Interview with… Jennifer Morey

Jennifer Morey first sold to Harlequin in 2007. Her Silhouette Romantic Suspense debut was The Secret Soldier and since then, she has written fifteen books. What she loves most about writing for Harlequin is the happy endings , a great team of editors and marketing staff, and the international reach. Don’t miss Jennifer’s latest book – A Wanted Man – out now!

Be sure to follow Jennifer on Twitter and Facebook!

0915-9781460387948-bigw1. What book first got you hooked on Harlequin?
Kathleen Woodiwiss’s Shana got me hooked on the romance market as a whole.

2. How did you celebrate selling your first manuscript?
My spacecraft engineer coworkers all took me out for happy hour, then I threw my own reception after my book was published. It was a big shindig, and an exciting, happy time!

3. Which of the many books you’ve written has stayed with you the most and why?
The Secret Soldier and Special Ops Affair. The Secret Soldier from the All McQueen’s Men miniseries, because Cullen McQueen sets the bar for sexy, strong heroes, and Special Ops Affair, also from the same miniseries, because Cullen’s intelligence officer, Odelia “Odie” Frank, epitomizes a strong heroine put to the test when faced with the prospect of love. Whenever I get stuck with a heroine’s character, I always think of her.

4. What’s top of your TBR pile?
Guilty by Karen Robards.

5. What book do you wish you’d written and why?
The Goldfinch by Donna Tartt, because of her brilliant, engaging prose and graphic characterization. For me, there is no better study of literary perfection.

6. What’s harder – first or last lines?
First lines. Bringing the reader into the time, place and occurrence that triggers the story isn’t always easy without falling prey to telling or information dumping. The less the reader knows the better, but the reader can’t be confused over what the story is about, where the characters are in time and place, who they are, and how they have triggered the story. It’s like the beginning of movies. If you miss the first 20 minutes or so, you’ve probably missed the best part—the most important part.

7. How do you choose your characters’ names?
I have several baby name books. Naming my characters is one of my favorite aspects of the writing process. I sometimes am told my names are too unusual and have to change them.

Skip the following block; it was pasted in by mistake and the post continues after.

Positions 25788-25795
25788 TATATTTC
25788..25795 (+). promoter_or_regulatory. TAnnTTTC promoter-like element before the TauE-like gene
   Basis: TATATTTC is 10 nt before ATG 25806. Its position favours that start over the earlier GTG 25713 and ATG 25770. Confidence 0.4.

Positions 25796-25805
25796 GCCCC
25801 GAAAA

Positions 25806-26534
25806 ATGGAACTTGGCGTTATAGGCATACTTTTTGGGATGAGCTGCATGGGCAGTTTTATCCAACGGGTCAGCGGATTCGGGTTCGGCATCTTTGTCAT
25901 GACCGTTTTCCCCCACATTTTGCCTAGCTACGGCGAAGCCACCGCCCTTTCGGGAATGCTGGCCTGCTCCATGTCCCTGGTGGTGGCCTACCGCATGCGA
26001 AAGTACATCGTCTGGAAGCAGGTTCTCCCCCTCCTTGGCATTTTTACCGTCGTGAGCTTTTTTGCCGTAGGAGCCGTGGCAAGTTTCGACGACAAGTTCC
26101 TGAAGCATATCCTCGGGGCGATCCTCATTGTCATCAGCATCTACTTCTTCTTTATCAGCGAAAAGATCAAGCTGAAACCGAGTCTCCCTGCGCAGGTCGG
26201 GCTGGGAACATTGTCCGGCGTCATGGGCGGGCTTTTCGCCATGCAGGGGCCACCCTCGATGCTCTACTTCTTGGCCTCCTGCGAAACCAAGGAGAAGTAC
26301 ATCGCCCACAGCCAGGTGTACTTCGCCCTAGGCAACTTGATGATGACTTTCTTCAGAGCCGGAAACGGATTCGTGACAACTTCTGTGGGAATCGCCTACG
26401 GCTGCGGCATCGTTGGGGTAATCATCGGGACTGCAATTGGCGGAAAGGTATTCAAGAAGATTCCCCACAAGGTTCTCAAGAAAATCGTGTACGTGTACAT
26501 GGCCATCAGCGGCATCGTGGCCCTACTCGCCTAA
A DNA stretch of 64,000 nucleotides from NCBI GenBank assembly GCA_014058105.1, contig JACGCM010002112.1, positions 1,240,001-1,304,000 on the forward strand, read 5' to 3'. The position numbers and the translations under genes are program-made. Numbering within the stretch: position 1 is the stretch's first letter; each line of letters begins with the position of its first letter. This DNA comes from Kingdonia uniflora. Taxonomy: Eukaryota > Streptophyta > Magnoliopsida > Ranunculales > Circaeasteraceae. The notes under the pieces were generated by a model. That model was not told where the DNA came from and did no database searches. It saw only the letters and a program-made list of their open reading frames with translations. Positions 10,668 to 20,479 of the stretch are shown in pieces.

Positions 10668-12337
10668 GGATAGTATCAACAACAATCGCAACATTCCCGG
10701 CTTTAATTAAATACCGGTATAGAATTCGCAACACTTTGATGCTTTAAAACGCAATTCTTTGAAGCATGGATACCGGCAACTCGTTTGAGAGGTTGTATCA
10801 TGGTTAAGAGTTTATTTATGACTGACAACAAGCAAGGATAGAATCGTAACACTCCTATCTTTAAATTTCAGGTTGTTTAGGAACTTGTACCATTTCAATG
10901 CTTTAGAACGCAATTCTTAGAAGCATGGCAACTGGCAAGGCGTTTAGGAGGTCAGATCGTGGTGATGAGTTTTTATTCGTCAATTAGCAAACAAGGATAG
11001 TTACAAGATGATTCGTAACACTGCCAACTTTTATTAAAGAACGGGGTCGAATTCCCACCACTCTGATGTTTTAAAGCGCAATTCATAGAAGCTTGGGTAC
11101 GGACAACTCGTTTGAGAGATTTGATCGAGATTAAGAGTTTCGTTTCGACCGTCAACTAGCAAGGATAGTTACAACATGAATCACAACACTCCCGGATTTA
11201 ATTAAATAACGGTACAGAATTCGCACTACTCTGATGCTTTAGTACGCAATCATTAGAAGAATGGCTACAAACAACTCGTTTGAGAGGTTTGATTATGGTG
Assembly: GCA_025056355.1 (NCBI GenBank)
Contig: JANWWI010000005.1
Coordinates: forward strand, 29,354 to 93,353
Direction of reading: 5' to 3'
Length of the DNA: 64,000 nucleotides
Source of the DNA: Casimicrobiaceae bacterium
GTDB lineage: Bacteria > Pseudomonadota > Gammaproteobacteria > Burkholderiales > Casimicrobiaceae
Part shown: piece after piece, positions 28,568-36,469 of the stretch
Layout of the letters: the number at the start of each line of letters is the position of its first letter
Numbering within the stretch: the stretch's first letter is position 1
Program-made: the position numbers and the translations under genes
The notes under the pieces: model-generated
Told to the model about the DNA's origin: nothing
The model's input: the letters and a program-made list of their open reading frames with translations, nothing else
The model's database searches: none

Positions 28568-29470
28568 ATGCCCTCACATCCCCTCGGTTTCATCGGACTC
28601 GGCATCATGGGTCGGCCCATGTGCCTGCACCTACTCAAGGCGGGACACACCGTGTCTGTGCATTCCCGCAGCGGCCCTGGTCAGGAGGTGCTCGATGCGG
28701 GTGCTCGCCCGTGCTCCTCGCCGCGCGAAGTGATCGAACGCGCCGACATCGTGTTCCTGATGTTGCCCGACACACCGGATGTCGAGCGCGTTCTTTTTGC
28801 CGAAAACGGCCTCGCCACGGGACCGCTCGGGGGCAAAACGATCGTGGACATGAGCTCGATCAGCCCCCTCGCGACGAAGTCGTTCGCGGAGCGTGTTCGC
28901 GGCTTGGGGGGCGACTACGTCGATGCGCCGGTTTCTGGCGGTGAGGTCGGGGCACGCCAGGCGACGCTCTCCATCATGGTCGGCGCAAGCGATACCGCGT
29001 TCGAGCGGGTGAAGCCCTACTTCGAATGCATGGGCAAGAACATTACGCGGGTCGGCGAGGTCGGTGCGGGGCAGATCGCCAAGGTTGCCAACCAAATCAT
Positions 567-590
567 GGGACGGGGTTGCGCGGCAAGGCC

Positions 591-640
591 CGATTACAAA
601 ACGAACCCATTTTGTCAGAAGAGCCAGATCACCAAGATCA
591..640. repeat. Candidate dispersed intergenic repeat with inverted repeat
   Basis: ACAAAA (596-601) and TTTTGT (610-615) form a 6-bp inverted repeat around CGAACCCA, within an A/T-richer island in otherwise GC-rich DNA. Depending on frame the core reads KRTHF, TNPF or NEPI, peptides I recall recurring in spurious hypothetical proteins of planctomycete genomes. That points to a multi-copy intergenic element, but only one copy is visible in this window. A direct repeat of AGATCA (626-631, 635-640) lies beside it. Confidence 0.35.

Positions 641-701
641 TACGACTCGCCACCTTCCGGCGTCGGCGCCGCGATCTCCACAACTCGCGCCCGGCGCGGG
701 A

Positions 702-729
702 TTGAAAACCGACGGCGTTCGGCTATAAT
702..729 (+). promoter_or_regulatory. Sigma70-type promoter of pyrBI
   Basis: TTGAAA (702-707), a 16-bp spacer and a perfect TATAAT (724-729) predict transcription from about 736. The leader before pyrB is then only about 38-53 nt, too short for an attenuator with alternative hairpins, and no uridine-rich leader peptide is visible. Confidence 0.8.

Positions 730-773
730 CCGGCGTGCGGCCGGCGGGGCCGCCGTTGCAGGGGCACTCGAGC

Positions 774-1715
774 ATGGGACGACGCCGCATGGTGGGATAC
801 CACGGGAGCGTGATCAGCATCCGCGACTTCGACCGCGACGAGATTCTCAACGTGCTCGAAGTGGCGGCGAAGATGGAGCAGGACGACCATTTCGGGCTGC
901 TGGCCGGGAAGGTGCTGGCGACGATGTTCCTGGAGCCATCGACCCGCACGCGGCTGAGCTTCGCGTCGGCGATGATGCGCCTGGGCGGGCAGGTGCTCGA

8. How do you push through writer’s block?
Write anyway. Even if it’s bad and I know I’ll be deleting most of it later. The point is, not all of it will need to be deleted and I always find the story again.

9. What’s the best career advice you’ve ever had?
Show, don’t tell. It’s a lot more complicated than those three little words.

10. Your preferred writing snack?
Nachos with something carbonated.

11. Who is your favourite fictional couple?
Bruce Willis and Mary-Louise Parker in Red. I was hooked as soon as his character talked about a romance novel with her!

12. If you could rewrite your life, what would you change?
My first marriage, my first job, and when I went to college. I’d have skipped the first two and gone straight to college. Teaching my brain is what made me the writer I am today.

13. What would your readers be surprised to know about you?
I wasn’t a Harlequin reader until I was published by them.

14. What is your most overused word?
Was. That word haunts me. Yes, it has its proper use, but it can sneak into sentences that could be much stronger without it. Kind of like the word “it.”

15. If I wasn’t a romance author, I would have liked to be…
A screen writer. Maybe an actress. Movies. Ah, movies.

16. When was the last time you said ‘I love you’?
This morning to my Australian Shepherd.

17. What does love feel like?
Warm and tingly with a big smile and a need for whiskery kisses…or… Warm and tingly with no smile, just an all-encompassing need to get closer to the person stirring the passion.

18. What’s your guiltiest pleasure?
Cuddled up on the couch all day watching movies and eating greasy, salty food. Maybe a glass of good red wine to finish off the day.

19. What’s your most romantic song?
Vince Guaraldi’s “Linus and Lucy” from A Charlie Brown Christmas.

20. Every hero needs a…
A moral reason to fight and a woman who challenges him emotionally.

A big thank you to the lovely Jennifer Morey for stepping into the Sold blog spotlight this week! We hope you enjoyed it!